The Lebor Gabála Érenn identifies Nemed as a Scythian, who leads yet another doomed group of settlers to Ireland. These followers of Nemed soon find themselves contending with the Fomorians, dark deities from Ireland’s murky past. The Lebor Gabála Érenn describes the Nemedian s defeating the Fomorians in several battles before eventually being overcome by their foe. The triumphant Fomorians force the Nemedians to offer up two-thirds of their grain, their milk, and their children on the annual occasion of Samhain. A bloodbath on both sides ensues when the oppressed Nemedians rise up, and only 30 men survive, some sailing to Britain, others to Greece, and some to the far north.
Most Irish people would be aware of the “ Fir Bolg”. These were peoples descended from the earlier Muintir Nemed. The Fir Bolg, the fourth group that’s said to have invaded Ireland.
According to the Book of Invasions, the Fir Bolg were enslaved for 230 years by the Greeks. During their time in enslavement, the Fir Bolg grew in numbers and would later be defeated by another group of Nemed’s descendants known as the Tuatha Dé Danann in the Battle of Cath Maige Tuired. However, the Tuath Dé offered the vanquished one quarter of Ireland as their own; they choose Connacht and are mentioned very little after this in the myths.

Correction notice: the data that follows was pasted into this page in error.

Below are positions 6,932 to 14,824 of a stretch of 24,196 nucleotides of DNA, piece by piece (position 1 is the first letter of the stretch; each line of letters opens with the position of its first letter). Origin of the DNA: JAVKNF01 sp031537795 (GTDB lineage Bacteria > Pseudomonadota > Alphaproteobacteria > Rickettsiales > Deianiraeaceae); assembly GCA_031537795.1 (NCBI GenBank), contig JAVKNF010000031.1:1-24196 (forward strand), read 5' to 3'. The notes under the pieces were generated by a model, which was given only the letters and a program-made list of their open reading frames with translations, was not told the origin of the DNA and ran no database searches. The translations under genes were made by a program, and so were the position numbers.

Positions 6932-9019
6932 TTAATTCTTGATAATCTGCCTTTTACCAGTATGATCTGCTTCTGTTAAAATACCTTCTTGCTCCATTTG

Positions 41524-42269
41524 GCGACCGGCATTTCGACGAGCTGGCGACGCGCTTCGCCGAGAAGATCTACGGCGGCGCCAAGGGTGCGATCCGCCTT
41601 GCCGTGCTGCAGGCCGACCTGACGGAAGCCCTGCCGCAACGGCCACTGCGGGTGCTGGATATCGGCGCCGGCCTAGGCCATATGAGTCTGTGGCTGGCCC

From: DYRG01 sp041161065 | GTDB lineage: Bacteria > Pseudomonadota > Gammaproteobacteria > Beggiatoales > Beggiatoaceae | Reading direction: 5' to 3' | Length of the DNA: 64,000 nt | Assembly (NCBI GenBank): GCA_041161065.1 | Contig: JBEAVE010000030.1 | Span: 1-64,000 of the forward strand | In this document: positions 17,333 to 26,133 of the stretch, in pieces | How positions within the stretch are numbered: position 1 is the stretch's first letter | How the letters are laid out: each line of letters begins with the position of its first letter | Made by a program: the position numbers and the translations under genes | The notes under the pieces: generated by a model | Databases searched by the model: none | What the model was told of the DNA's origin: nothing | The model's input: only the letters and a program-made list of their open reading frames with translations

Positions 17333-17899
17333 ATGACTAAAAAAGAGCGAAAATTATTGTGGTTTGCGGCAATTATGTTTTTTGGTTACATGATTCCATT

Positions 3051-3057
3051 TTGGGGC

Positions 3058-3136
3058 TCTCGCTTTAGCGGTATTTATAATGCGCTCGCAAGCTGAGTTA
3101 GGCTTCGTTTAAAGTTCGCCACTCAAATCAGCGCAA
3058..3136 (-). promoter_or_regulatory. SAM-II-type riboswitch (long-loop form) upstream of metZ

The Fir Bolg however were not exterminated because when the invading Milesians conquered Ireland, the fir Bolg were apparently still present.
It is said that it was the Tuatha de Danann and the all conquering Milesians who would form the basis of the future population, which was dominated and guided, and had its characteristics moulded, by the far less numerous but more powerful Milesian aristocracy and their henchmen.
The first recorded invasion of Ireland by the Vikings was 795 AD when Vikings, or marauders, possibly from Norway, pillaged the island of Lambay. This was followed by a raid on the coast of Brega in 798, and raids on the coast of Connacht in 807. These early Viking raids were generally small in scale and quick. The Vikings were famously defeated by Brian Boru at Clontarf in 1014. It should be noted that some Vikings fought with King Brian, and some Irish with the Viking invaders.
The Norman invasion began in 1169 AD when the Leinster King, Diarmuid McMurrough, sought help from the English Norman King, Henry II to lead an invasion to re establish McMurrough’s dynasty which had been usurped by rivals. As the English presence grew so did garrisons of English, Welsh and Scots who married locally. The Gallowglass, or foreign warrior, were elite norse mercenaries who established themselves, due to their fighting prowess with local gaelic chieftains in and around the 13th century.
The plantation of Ulster began in the 1610s, during the reign of James I, the effects are still present on the Island to this day. The original planters were English protestants, but over time, the plantation became identified with Scottish dissenters.